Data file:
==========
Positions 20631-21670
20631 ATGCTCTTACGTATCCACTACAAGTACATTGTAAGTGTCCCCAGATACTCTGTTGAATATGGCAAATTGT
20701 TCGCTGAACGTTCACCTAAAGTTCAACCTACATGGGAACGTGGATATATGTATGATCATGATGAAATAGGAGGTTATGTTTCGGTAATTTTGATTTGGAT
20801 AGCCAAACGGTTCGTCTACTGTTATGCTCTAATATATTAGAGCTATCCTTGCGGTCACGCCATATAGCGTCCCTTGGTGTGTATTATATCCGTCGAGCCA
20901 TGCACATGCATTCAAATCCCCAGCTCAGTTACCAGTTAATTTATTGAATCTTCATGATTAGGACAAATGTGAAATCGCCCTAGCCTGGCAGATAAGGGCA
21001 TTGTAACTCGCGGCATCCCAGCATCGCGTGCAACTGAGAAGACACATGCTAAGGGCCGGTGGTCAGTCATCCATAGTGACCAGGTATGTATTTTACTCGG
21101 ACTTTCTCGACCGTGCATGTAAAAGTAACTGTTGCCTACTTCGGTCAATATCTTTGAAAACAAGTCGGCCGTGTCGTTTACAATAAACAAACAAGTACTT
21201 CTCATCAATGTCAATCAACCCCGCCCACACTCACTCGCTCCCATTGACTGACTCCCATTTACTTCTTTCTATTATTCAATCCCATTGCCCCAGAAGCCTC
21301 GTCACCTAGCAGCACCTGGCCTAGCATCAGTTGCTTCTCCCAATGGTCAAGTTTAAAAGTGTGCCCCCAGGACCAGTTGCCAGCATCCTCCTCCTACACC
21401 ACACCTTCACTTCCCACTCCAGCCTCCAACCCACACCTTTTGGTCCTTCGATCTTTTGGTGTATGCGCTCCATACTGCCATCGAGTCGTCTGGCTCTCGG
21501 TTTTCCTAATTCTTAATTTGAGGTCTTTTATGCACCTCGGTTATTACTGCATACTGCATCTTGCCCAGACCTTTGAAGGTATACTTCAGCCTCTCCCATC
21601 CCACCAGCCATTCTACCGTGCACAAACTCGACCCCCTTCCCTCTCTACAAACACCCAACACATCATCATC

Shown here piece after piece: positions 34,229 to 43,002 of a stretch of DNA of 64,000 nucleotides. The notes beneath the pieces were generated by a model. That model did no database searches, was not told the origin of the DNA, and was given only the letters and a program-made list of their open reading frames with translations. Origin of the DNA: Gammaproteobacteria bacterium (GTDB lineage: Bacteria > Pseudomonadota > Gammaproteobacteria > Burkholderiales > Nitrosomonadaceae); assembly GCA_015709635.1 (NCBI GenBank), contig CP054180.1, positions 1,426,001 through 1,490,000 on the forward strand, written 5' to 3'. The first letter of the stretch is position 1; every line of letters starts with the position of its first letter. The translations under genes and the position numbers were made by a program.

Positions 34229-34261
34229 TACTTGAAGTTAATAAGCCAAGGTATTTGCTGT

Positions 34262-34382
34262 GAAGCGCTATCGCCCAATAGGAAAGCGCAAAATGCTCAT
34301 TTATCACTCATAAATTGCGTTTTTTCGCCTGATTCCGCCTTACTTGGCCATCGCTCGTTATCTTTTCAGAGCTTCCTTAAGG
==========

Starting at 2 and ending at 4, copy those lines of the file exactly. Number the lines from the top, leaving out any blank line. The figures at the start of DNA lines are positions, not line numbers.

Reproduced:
20631 ATGCTCTTACGTATCCACTACAAGTACATTGTAAGTGTCCCCAGATACTCTGTTGAATATGGCAAATTGT
20701 TCGCTGAACGTTCACCTAAAGTTCAACCTACATGGGAACGTGGATATATGTATGATCATGATGAAATAGGAGGTTATGTTTCGGTAATTTTGATTTGGAT
20801 AGCCAAACGGTTCGTCTACTGTTATGCTCTAATATATTAGAGCTATCCTTGCGGTCACGCCATATAGCGTCCCTTGGTGTGTATTATATCCGTCGAGCCA